Shine Cycle Précis: Anarchy

Anarchy (again, tentative title) is the planned third book (by internal chronology) in the Shine Cycle, following The Dragon Wars. Today’s post is a brief introduction to this planned novel.

But first, two notes. First, compared to most of the stories I have to tell, at my first glance at the main outline this story looks quite brief—only a handful of items prescribed by the original sketch and my “Outline of History”, rather than the more extensive set of pieces to fit together for even the other stories in this first arc. In my per-book notes and outline I’ve expanded the plan significantly, but it’s still somewhat shorter than my usual ideas.

And second, given recent (the last decade and a bit, or since the turn of the century and millennium) political events in our own world, I would like to clearly note in passing that this idea, the most basic outline, and the important events of much of the early part of the story described below (but not the details of the arc that will probably take up the bulk of the story), came to me when I was producing what became the “Outline of History” back in the fall of 2000 at the latest.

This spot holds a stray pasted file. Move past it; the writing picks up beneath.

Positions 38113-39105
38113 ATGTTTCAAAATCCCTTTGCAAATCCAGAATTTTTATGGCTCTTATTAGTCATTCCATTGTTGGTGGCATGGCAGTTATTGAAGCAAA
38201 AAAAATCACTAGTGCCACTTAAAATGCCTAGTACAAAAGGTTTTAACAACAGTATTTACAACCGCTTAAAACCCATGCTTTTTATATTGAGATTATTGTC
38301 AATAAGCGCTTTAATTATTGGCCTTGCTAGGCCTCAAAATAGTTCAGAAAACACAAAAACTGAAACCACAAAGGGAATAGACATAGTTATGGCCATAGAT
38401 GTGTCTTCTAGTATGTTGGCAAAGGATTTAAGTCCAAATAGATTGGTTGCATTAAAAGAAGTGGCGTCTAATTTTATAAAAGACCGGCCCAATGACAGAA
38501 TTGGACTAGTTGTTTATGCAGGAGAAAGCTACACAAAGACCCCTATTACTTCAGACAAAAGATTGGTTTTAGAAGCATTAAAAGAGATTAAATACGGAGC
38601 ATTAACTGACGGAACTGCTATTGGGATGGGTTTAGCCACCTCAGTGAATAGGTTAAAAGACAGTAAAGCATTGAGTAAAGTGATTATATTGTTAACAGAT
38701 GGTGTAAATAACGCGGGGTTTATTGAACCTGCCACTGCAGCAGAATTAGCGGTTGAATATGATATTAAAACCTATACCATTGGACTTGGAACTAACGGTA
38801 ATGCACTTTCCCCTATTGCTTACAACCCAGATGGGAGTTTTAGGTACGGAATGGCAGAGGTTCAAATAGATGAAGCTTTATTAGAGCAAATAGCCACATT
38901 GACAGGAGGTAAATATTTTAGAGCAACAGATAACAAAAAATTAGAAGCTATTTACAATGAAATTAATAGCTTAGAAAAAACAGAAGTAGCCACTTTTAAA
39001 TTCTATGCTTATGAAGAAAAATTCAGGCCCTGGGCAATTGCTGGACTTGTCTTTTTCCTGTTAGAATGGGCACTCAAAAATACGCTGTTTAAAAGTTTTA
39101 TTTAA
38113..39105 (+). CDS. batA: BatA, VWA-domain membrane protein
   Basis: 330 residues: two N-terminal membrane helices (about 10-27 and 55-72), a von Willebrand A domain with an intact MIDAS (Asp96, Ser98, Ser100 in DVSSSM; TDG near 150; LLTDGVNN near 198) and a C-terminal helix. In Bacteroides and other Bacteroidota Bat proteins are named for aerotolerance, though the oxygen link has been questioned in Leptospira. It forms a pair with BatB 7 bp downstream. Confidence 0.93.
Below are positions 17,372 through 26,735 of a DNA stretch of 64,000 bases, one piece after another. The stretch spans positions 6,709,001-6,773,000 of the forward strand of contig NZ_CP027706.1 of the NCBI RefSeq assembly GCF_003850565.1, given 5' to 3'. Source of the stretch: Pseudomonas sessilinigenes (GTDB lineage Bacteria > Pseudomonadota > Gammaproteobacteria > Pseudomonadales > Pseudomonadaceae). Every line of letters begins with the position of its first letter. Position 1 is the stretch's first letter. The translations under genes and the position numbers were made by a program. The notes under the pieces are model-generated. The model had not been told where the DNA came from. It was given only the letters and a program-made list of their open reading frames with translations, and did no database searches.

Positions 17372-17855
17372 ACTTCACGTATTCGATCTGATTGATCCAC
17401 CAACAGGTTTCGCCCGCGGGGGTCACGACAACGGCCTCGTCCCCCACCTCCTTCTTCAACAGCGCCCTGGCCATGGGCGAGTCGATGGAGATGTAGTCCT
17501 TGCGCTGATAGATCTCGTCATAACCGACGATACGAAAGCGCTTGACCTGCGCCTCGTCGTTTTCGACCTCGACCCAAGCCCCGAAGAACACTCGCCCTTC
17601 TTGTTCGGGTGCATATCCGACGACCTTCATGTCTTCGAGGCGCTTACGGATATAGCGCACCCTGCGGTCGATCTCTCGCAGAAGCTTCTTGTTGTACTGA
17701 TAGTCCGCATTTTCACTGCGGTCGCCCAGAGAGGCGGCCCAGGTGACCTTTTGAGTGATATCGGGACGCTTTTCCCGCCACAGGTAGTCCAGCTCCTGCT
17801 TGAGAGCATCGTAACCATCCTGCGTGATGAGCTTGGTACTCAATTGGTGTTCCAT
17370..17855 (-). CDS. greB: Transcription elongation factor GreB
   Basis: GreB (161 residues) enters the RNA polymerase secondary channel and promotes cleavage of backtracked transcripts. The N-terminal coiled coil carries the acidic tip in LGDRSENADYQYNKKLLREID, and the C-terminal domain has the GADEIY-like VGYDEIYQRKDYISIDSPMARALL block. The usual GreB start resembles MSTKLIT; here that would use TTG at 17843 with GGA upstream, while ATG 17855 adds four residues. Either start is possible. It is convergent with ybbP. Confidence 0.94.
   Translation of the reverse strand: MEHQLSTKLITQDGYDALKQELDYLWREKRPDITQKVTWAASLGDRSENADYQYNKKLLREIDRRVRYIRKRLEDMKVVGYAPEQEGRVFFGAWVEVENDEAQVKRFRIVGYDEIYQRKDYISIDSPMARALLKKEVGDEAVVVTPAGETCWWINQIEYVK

Our stage has shifted from the Utter West—Vaynaheim—to one of the two easternmost countries in the two continents: the Sunshine Kingdom. (If you look at the map, do note that it is oriented with south at the top, “upside down” from our point of view.) And for once the Dragon Empire is not involved; Tashere has not yet turned his attention that far east.

The Sunshine Kingdom has formally existed for less than a decade as our story begins, and this is only the third year of the reign of its first King. But some … shall we say … idealists, reactionaries, and hotheads of various stripes put their heads together and decide (probably over a great deal too much alcohol, the use of which in large quantities is not yet so frowned-upon as it will become later in the society’s development) that they’d prefer no government at all to the one over them, and that they’re not too particular about what means they’d have to take to reach that end, and so they form what they call the Anarchist or Revolutionary League.

Somehow, these self-titled Anarchists attract an initial small but significant following, and (more importantly) enough capital and matériel to turn their plans from daydreams to action. After considering various possibilities, they discard the idea of assassinating the King—as they think (somewhat reasonably) that he’s mainly a figurehead, the King’s Residence is a better guarded building than they trust themselves to attempt, and (primarily) that wouldn’t be flashy enough—they hit upon the idea of bombing the Parliament building while the legislature is in session.